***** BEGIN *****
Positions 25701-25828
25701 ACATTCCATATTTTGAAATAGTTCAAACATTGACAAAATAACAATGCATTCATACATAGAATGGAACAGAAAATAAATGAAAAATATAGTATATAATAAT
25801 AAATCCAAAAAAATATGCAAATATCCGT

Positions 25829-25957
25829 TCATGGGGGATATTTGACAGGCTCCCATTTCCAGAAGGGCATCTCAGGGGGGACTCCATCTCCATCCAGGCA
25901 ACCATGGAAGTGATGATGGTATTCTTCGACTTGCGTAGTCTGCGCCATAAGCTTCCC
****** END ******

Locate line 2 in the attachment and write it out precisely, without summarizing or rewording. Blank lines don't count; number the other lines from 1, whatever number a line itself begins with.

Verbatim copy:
25701 ACATTCCATATTTTGAAATAGTTCAAACATTGACAAAATAACAATGCATTCATACATAGAATGGAACAGAAAATAAATGAAAAATATAGTATATAATAAT